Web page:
determines that the action is frivolous or malicious, fails
to state a claim for relief, or seeks monetary relief from a
defendant who is immune from such relief. 28 U.S.C. §
1915(e)(2)(B)(i)-(iii). The court conducts the review
required by 28 U.S.C. § 1915(e)(2)(B)(ii) using the
standards applied to motions under Federal Rule of Civil
Procedure 12(b)(6). Alba v. Montford, 517 F.3d 1249,
1252 (11th Cir. 2008). To survive a Rule 12(b)(6) motion, a
complaint must “state a claim to relief that is
plausible on its fact.” Bell Atl. Corp. v.
Twombly, 550 U.S. 544, 570 (2007). “A claim has
facial plausibility when the plaintiff pleads factual content
that allows the court to draw the reasonable inference that
the defendant is liable for the misconduct alleged.”
Ashcroft v. Iqbal, 556 U.S. 662, 678 (2009).
Although “[t]he plausibility standard is not akin to a
‘probability requirement, '” the complaint
must demonstrate “more than a sheer possibility that a
defendant has acted unlawfully.” Id. A
plausible claim for relief requires “enough fact[s] to
raise a reasonable expectation that discovery will reveal
evidence” to support the claim. Twombly, 550
U.S. at 556. In considering a motion to dismiss, a court
should “1) eliminate any allegations in the complaint
that are merely legal conclusions; and 2) where there are
well-pleaded factual allegations, ‘assume their
veracity and then determine whether they plausibly give rise
to an entitlement to relief.'” Kivisto v.
Miller, Canfield, Paddock & Stone, PLC, 413
Fed.Appx. 136, 138 (11th Cir. 2011) (unpublished) (quoting
Am. Dental Assn. v. Cigna Corp., 605 F.3d 1283, 1290
(11th Cir. 2010)).
“[p]ro se pleadings are held to a
less stringent standard than pleadings drafted by attorneys
and will, therefore, be liberally construed.”
Hughes v. Lott, 350 F.3d 1157, 1160 (11th Cir.
2003). Therefore, “wildly implausible allegations in
the complaint should not be taken to be true, but the court
ought not penalize the litigant for linguistic imprecision in
the more plausible allegations.” Miller v.
Donald, 541 F.3d 1091, 1100 (11th Cir. 2008).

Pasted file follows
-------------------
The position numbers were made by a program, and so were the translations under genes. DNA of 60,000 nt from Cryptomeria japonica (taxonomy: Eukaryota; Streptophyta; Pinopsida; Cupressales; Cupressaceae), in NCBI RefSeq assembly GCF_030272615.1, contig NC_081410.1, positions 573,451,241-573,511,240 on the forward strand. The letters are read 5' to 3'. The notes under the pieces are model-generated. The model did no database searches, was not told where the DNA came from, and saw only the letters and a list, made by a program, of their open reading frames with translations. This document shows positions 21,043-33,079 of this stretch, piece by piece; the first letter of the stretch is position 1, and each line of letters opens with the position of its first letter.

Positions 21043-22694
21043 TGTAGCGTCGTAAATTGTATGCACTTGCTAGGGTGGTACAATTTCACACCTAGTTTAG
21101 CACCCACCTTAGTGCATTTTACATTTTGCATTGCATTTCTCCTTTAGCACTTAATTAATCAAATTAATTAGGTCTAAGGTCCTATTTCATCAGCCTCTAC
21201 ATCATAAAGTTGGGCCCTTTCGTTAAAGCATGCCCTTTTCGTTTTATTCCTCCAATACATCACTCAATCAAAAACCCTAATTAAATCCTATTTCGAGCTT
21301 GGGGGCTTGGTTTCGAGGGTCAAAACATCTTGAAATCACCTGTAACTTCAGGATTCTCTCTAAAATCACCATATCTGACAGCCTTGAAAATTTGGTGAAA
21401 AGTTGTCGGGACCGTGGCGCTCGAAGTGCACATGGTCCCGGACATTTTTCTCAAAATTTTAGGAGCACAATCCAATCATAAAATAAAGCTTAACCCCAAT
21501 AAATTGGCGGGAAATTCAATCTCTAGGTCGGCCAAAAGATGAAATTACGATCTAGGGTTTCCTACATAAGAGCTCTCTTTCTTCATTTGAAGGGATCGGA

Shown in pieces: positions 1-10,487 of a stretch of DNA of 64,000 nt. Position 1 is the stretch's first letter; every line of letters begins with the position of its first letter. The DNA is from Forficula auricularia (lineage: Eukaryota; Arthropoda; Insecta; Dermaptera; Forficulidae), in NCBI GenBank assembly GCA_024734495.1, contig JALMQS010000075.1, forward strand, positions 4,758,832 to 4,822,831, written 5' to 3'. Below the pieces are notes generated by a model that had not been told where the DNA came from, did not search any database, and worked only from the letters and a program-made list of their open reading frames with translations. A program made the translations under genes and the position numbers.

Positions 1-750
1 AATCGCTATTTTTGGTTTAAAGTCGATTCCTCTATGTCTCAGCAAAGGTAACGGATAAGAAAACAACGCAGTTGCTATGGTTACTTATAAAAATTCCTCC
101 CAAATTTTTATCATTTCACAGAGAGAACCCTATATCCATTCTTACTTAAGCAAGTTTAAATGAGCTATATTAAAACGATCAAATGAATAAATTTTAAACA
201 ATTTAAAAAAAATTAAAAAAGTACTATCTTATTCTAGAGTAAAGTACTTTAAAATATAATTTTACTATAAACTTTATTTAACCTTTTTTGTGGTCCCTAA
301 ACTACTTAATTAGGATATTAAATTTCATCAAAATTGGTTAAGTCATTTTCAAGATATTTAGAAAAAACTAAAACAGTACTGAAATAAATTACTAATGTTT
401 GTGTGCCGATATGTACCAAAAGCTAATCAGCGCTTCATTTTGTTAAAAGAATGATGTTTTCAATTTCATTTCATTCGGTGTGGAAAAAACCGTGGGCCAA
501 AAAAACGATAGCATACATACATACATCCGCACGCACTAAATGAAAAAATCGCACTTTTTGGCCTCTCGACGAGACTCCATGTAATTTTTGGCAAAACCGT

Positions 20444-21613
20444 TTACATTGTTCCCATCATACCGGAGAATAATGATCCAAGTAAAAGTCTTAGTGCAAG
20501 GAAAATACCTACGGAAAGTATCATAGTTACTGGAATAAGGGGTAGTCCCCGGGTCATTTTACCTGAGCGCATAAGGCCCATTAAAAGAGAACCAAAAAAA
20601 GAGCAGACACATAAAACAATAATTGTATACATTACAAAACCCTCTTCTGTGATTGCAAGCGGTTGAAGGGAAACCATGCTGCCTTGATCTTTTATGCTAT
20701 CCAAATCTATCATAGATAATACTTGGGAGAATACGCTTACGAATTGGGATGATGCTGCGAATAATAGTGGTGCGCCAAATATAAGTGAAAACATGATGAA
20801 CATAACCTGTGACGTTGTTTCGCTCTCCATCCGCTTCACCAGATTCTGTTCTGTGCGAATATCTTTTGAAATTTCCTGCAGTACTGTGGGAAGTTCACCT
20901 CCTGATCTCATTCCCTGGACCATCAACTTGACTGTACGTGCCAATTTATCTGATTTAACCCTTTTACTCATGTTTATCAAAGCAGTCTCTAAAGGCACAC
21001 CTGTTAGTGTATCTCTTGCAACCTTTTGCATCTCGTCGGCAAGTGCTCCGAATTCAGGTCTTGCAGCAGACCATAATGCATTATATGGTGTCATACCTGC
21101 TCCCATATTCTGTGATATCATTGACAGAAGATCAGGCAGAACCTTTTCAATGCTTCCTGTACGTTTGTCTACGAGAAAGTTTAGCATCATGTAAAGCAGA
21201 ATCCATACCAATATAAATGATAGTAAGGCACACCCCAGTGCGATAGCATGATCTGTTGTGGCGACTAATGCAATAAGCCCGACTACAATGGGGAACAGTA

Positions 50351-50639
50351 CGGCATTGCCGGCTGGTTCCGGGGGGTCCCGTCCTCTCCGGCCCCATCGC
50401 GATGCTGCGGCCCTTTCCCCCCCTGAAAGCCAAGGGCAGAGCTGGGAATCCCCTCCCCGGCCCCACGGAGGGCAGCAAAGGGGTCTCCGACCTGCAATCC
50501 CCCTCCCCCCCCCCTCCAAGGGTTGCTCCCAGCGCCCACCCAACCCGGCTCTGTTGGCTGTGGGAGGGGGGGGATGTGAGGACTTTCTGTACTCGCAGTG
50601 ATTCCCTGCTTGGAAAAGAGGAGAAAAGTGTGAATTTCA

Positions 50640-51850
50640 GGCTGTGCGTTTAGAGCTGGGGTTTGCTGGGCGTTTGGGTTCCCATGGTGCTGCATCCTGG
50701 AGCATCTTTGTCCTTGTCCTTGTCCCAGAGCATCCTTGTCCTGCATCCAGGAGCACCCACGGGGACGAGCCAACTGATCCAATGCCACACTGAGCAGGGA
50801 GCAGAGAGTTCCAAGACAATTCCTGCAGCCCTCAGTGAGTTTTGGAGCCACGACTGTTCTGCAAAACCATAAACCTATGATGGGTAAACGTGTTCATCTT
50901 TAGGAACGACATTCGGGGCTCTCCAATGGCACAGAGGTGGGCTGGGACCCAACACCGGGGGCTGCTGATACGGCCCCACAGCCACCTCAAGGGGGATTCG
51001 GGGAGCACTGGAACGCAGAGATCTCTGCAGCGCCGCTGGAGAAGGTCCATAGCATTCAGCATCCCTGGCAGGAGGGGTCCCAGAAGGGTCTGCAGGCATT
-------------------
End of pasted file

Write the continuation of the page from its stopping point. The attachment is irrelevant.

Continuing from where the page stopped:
court addresses the sufficiency of each of Plaintiff's
claims, in turn.
of Plaintiff's Amended Complaint seeks monetary relief
from Defendants for violating her equal protection, due
process, and Fourth Amendment rights, pursuant to 42 U.S.C.
§ 1983. (See Doc. # 6 at p. 8-9).
The Statute of Limitations Precludes Plaintiff from
Recovering Relief for Claims Which Accrued
More than Two Years Prior to the Initiation of this
initiated this action by filing her initial complaint on
April 10, 2017. To the extent that Plaintiff complains about
actions which she alleges occurred more than two years prior
to that date and violated her constitutional rights, those
claims are barred by the statute of limitations. The proper
statute of limitations for a § 1983 action is the forum
state's general or residual statute of limitations for
personal injury. See Owens v. Okure, 488 U.S. 235,
236, 249- 50 (1989). The residual statute of limitations for
personal injury in Alabama is two years. Ala. Code §
has alleged a wide array of facts to support her claims that
Defendants violated her constitutional rights. However, the
two-year statute of limitations bars claims which purportedly
accrued prior to April 10, 2015. Accordingly, to the extent
Plaintiff's claims rely on the Homewood Police
Department's failure to investigate Alex Hirschfield or
Monty Klanaris, the City's failure to investigate
reported ordinance violations in 2013 and 2014, the damages
Plaintiff suffered from the collapsed retaining wall in 2013
and 2014, the assault and harassment she suffered in August
2014, and the police department's failure to investigate
the August 2014 incident, they are barred by the ...